A slot is a hole or notch that fits into another object. It can also refer to a position or job: a writer’s “slot” in the newspaper or an actor’s “slot” on a TV show. There is also a technical meaning for the word: an area of airspace allocated for an aircraft to land or take off at an airport. The term is also used figuratively to describe the place in an airplane or ship where a landing gear or other equipment is located.
In computer technology, a slot is an opening in the side of a desktop or laptop into which you can insert expansion boards. A slot is not to be confused with a bay, which is an area within a computer into which you can install disk drives.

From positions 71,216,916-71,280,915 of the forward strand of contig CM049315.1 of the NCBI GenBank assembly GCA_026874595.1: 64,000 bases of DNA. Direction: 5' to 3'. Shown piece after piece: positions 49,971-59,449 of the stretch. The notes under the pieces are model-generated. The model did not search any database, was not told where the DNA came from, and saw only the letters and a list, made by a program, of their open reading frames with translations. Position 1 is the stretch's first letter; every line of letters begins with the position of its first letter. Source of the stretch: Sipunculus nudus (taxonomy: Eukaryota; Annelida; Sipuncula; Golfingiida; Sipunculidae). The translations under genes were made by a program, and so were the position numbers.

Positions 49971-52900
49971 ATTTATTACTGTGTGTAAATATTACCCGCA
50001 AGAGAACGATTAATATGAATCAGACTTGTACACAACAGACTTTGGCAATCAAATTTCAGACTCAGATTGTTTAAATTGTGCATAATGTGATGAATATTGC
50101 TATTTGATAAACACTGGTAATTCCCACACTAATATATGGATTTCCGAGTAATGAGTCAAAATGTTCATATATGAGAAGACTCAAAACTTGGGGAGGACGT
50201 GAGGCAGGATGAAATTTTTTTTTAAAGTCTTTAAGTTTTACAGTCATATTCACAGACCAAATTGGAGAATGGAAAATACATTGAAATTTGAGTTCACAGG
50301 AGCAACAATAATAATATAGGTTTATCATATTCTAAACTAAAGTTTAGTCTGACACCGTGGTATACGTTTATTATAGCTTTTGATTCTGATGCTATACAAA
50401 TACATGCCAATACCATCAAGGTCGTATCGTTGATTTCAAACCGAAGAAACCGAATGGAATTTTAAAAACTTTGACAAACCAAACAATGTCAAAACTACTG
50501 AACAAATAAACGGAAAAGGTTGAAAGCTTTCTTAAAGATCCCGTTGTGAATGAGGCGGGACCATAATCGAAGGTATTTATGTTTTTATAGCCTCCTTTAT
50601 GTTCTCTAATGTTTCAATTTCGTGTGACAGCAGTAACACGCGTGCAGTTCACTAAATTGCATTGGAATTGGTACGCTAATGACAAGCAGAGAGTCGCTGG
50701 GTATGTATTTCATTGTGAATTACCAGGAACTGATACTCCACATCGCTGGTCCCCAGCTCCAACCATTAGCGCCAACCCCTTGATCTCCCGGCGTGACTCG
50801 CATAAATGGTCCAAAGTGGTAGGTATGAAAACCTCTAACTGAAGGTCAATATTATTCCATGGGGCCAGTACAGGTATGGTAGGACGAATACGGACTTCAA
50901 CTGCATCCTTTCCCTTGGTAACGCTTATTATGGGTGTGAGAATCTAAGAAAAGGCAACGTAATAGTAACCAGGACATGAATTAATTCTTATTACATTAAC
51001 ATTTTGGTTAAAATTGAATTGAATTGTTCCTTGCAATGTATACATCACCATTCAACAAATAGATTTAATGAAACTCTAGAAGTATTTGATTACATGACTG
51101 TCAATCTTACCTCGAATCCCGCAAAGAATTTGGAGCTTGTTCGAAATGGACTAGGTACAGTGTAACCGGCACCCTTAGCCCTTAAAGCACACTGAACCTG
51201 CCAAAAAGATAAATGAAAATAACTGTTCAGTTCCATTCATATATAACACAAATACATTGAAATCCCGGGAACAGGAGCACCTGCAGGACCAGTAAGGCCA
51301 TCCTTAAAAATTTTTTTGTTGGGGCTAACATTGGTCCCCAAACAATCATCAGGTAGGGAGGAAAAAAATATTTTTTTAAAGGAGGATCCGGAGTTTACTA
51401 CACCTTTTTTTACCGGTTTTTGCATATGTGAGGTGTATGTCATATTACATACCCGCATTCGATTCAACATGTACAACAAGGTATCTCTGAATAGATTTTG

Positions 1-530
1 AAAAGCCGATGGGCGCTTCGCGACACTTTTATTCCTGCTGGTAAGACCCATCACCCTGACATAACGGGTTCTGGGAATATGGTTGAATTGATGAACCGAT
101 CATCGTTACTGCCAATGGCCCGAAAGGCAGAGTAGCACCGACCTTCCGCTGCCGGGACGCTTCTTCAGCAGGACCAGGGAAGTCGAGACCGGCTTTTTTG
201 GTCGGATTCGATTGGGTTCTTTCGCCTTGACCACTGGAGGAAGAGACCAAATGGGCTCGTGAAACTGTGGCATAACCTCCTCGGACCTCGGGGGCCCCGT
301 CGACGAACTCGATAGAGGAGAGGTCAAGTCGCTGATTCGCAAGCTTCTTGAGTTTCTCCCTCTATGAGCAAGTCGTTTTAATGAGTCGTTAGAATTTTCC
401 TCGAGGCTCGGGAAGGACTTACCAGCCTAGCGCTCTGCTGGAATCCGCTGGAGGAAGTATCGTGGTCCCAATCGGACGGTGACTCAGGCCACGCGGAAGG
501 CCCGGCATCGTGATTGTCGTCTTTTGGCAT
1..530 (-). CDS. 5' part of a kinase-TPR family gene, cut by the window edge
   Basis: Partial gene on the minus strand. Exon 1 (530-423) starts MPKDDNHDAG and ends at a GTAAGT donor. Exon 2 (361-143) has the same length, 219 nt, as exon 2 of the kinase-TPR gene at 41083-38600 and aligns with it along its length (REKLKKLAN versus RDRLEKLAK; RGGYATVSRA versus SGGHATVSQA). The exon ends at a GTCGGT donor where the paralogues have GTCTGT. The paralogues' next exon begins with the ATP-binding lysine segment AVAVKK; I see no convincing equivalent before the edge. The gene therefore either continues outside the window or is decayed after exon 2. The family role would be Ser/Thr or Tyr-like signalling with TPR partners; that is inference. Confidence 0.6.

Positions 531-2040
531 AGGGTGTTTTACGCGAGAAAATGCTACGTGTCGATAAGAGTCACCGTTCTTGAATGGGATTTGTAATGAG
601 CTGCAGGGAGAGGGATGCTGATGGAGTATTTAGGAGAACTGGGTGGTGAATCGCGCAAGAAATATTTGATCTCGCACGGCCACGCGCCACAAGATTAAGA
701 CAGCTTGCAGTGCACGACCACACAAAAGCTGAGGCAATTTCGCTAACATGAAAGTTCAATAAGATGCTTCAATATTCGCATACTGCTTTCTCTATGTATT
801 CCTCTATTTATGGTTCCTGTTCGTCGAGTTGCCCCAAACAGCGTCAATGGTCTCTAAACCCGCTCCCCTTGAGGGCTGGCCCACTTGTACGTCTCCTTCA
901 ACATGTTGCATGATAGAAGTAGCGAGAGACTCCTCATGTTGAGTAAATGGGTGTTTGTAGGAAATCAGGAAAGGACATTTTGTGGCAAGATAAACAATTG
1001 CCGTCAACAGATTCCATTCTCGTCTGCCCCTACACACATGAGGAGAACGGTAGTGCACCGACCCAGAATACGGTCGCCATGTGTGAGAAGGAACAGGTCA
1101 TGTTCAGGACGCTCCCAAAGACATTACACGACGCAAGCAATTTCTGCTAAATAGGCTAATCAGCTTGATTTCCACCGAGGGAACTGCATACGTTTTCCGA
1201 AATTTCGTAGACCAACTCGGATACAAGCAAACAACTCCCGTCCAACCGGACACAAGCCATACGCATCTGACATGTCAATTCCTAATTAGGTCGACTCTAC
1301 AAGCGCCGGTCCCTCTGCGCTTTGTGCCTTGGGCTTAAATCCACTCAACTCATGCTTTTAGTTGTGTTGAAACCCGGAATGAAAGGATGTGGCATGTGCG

The paylines in a slot machine determine the types of prizes and bonuses you can win with each spin. Some slots allow you to choose the number of paylines you wish to bet on, while others automatically wager on all available lines. Slots with more paylines typically have higher payout amounts.
In the NFL, a slot receiver is a wide receiver that lines up pre-snap between the last man on the line of scrimmage and one or more traditional outside receivers. These players are generally shorter and quicker than traditional wide receivers and must have a great deal of speed and agility to beat the coverage and make plays.